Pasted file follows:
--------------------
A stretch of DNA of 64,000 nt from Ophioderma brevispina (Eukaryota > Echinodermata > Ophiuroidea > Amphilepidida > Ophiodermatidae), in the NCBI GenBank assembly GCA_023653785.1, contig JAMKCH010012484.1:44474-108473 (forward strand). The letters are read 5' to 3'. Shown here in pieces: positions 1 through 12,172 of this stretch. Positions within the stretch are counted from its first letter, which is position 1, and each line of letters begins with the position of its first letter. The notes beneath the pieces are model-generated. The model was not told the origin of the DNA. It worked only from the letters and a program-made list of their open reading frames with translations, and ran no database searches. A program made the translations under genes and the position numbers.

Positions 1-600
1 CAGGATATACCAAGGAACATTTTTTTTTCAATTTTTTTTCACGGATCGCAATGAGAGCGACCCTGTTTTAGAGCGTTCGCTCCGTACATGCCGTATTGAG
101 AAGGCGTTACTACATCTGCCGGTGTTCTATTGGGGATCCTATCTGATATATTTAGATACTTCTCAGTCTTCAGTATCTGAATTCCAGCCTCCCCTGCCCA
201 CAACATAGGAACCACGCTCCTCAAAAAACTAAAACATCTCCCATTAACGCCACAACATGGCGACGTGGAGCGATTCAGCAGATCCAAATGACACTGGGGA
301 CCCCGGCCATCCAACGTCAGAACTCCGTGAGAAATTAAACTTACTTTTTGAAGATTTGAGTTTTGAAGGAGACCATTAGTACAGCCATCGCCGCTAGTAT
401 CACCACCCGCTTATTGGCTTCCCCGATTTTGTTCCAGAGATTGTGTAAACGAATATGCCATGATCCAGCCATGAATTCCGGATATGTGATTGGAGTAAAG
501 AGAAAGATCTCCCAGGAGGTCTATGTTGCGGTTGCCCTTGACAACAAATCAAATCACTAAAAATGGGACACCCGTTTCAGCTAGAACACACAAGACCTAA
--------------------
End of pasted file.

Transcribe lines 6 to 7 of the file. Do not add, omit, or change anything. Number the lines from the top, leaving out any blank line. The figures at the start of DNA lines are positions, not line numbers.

301 CCCCGGCCATCCAACGTCAGAACTCCGTGAGAAATTAAACTTACTTTTTGAAGATTTGAGTTTTGAAGGAGACCATTAGTACAGCCATCGCCGCTAGTAT
401 CACCACCCGCTTATTGGCTTCCCCGATTTTGTTCCAGAGATTGTGTAAACGAATATGCCATGATCCAGCCATGAATTCCGGATATGTGATTGGAGTAAAG